These changes are estimated to impact 4.2 million employees across the United States. How you communicate these changes to your employees will help tremendously in preserving a positive morale in your workplace.

Originally published by www.thinkhr.com

Deadline text on the calendar (or desk planner) underlined withAre you an employer that offers or provides group health coverage to your workers? Does your health plan cover outpatient prescription drugs — either as a medical claim or through a card system? If so, be sure to distribute your plan’s Medicare Part D notice before October 15.

Purpose

Medicare began offering “Part D” plans — optional prescription drug benefit plans sold by private insurance companies and HMOs — to Medicare beneficiaries many years ago. Persons may enroll in a Part D plan when they first become eligible for Medicare. If they wait too long, a “late enrollment” penalty amount is permanently added to the Part D plan premium cost when they do enroll. There is an exception, though, for individuals who are covered under an employer’s group health plan that provides “creditable” coverage. (“Creditable” means that group plan’s drug benefits are actuarially equivalent or better than the benefits required in a Part D plan.) In that case, the individual can delay enrolling for a Part D plan while he or she remains covered under the employer’s creditable plan. Medicare will waive the late enrollment premium penalty for individuals who enroll in a Part D plan after their initial eligibility date if they were covered by an employer’s creditable plan. To avoid the late enrollment penalty, there cannot be a gap longer than 62 days between the group plan and the Part D plan.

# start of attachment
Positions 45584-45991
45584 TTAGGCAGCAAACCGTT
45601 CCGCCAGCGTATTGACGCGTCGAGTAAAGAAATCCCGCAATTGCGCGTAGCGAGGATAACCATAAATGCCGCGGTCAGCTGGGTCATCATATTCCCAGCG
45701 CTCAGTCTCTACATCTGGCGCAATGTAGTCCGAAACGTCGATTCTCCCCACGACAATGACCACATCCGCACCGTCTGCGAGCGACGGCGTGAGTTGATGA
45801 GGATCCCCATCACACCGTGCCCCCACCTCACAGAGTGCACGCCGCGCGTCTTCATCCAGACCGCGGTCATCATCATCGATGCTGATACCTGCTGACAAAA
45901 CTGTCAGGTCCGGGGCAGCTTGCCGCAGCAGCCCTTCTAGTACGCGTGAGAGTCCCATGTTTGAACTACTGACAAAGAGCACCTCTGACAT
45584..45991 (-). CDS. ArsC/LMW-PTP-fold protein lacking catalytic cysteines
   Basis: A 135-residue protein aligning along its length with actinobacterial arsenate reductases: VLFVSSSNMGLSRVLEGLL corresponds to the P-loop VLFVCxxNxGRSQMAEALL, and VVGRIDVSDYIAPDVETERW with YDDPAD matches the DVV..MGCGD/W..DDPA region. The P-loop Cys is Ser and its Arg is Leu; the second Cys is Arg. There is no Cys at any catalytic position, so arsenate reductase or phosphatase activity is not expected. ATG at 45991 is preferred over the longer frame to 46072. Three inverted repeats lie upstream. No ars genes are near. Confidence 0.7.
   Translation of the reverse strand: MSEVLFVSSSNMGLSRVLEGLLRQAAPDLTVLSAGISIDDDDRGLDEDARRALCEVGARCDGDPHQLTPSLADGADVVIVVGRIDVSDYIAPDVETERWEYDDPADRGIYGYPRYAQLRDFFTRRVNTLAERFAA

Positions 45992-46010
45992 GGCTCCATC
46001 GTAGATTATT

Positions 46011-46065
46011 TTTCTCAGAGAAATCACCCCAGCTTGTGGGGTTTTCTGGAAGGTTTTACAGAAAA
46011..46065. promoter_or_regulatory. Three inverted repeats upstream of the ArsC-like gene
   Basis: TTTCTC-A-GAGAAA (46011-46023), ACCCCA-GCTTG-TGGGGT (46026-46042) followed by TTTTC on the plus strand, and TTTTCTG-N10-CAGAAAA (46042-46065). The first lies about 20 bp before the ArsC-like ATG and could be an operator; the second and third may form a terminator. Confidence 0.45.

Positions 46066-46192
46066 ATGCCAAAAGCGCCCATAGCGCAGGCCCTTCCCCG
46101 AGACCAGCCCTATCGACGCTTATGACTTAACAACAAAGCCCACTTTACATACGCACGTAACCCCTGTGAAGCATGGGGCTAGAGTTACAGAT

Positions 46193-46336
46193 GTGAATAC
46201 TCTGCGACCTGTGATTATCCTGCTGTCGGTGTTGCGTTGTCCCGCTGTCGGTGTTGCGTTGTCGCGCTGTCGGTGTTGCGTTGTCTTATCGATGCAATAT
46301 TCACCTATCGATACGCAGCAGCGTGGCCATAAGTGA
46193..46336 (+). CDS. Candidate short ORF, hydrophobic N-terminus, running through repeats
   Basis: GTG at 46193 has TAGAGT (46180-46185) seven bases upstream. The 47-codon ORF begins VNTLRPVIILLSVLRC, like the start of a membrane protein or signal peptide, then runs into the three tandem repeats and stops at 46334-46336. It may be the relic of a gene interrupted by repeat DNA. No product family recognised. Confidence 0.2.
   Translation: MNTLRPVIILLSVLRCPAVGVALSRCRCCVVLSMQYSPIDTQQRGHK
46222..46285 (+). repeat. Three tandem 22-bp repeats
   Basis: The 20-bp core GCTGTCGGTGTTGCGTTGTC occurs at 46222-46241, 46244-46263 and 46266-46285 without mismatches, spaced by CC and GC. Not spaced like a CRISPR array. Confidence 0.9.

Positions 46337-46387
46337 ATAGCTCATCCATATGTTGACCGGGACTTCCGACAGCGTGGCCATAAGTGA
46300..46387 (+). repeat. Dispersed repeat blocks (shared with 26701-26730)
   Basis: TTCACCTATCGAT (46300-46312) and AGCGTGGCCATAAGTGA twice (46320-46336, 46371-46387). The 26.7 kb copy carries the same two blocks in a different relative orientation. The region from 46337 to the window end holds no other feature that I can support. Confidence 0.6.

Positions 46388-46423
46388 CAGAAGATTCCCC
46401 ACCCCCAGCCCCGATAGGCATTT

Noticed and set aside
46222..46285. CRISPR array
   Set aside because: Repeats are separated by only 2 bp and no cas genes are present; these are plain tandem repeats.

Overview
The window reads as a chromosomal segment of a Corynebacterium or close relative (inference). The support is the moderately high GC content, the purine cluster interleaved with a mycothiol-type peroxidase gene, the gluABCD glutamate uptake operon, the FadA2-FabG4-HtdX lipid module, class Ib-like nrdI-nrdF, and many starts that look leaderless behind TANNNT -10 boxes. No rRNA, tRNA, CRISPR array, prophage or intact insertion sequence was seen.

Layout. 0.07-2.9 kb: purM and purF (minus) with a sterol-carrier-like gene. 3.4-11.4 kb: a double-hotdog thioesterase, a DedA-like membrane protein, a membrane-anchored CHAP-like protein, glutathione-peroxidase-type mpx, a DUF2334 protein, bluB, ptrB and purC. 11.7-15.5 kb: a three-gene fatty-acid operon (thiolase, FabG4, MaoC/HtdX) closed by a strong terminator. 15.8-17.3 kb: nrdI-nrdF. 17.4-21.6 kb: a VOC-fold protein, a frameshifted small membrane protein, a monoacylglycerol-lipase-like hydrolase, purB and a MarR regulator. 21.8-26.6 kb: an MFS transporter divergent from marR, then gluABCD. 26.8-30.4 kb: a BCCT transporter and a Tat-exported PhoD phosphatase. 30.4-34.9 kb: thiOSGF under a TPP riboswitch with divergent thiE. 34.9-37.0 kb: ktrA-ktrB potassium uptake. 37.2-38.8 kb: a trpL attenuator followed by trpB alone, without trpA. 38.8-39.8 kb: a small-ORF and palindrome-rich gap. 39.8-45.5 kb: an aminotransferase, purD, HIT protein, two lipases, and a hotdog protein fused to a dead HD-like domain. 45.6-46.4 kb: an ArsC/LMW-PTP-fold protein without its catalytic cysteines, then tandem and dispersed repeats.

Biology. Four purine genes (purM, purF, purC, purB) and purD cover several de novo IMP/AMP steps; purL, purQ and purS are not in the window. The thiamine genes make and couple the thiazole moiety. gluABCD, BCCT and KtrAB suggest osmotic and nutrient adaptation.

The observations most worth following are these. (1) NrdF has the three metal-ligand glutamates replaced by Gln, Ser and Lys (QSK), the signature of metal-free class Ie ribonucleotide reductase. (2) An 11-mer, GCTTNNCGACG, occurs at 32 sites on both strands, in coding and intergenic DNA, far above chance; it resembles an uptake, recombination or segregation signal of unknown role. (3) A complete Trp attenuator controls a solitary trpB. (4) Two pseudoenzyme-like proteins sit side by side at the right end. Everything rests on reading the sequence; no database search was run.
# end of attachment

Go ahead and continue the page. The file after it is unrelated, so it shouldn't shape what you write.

To help Medicare-eligible persons make informed decisions about whether and when to enroll in a Part D drug plan, they need to know if their employer’s group health plan provides creditable or noncreditable prescription drug coverage. That is the purpose of the federal requirement for employers to provide an annual notice (Employer’s Medicare Part D Notice) to all Medicare-eligible employees and spouses.

Employer Requirements

Federal law requires all employers that offer group health coverage including any outpatient prescription drug benefits to provide an annual notice to plan participants. This notice requirement applies regardless of the employer’s size or whether the group plan is insured or self-funded.

  • Determine whether your group health plan’s prescription drug coverage is “creditable” or “noncreditable” for the upcoming year (2017). If your plan is insured, the carrier/HMO will confirm “creditable” or “noncreditable” status. Keep a copy of the written confirmation for your records. For self-funded plans, the plan actuary will determine the plan’s status using guidance provided by the Centers for Medicare and Medicaid Services (CMS).
  • Distribute a Notice of Creditable Coverage or a Notice of Noncreditable Coverage, as applicable, to all group health plan participants who are or may become eligible for Medicare in the next year. “Participants” include covered employees and retirees (and spouses) and COBRA enrollees. Employers often do not know whether a particular participant may be eligible for Medicare due to age or disability. For convenience, many employers decide to distribute their notice to all participants regardless of Medicare status.
  • Notices must be distributed at least annually before October 15. Medicare holds its Part D enrollment period each year from October 15 to December 7, which is why it is important for group health plan participants to receive their employer’s notice before October 15.